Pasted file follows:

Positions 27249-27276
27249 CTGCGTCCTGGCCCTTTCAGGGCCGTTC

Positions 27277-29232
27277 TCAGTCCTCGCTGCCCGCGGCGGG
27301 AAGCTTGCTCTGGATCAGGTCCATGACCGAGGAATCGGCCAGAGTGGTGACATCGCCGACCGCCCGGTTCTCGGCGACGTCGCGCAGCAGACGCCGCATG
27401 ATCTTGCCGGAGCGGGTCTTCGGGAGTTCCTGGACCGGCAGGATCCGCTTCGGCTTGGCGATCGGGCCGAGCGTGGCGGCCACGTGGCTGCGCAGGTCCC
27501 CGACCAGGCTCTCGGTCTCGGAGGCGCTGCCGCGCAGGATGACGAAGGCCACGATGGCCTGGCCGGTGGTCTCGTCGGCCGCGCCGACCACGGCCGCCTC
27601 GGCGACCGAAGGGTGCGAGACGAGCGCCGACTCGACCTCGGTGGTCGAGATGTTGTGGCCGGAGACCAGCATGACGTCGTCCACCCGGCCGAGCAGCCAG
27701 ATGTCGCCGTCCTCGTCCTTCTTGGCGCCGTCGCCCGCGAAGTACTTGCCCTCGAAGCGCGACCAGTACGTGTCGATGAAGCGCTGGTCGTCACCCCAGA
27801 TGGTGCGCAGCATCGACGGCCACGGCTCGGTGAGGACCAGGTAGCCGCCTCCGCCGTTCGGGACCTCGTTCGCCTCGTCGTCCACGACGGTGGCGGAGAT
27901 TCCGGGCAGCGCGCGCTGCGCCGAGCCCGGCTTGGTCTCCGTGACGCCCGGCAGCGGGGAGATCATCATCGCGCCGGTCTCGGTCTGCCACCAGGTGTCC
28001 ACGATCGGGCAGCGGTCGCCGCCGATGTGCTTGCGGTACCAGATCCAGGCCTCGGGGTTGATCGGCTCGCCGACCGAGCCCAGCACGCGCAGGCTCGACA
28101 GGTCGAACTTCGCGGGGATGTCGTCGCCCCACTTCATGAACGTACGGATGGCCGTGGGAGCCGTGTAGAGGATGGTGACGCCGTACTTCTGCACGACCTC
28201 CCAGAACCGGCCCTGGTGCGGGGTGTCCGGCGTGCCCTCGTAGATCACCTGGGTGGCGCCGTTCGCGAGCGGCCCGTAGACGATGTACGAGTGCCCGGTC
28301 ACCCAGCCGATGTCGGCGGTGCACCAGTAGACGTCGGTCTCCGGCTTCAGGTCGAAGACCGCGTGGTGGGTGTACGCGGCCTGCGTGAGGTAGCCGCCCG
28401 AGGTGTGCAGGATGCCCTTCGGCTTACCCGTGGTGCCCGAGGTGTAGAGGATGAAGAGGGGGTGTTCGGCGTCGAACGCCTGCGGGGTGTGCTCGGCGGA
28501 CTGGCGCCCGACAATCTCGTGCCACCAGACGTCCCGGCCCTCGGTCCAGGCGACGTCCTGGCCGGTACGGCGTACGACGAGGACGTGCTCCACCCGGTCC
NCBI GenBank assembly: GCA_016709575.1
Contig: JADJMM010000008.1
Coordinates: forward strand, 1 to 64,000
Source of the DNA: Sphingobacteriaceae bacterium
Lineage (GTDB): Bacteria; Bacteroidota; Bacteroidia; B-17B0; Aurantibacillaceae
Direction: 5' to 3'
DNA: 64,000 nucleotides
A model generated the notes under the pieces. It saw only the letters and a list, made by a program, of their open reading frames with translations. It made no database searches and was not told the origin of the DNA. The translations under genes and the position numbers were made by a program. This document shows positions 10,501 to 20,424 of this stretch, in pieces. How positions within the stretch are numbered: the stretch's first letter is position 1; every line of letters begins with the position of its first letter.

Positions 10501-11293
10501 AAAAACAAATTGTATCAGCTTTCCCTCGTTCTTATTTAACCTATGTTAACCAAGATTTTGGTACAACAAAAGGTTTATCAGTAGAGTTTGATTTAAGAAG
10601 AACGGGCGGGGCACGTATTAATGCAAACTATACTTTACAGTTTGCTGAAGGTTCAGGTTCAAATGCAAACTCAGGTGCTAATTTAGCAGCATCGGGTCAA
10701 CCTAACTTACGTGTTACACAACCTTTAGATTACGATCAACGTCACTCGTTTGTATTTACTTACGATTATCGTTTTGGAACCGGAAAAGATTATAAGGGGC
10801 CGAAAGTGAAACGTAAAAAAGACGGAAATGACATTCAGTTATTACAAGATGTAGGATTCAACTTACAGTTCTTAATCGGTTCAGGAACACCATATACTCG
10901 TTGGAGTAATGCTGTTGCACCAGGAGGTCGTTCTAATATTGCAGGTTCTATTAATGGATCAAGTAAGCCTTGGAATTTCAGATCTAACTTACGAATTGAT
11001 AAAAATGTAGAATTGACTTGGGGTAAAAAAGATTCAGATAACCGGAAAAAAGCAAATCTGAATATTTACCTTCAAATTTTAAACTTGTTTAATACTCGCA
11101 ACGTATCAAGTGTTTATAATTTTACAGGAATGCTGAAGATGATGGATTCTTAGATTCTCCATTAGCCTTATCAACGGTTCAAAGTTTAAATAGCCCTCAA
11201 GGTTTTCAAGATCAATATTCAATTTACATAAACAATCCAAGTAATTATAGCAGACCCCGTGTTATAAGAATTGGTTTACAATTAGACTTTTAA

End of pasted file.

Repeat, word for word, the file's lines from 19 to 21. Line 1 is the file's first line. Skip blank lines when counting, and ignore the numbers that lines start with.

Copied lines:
Contig: JADJMM010000008.1
Coordinates: forward strand, 1 to 64,000
Source of the DNA: Sphingobacteriaceae bacterium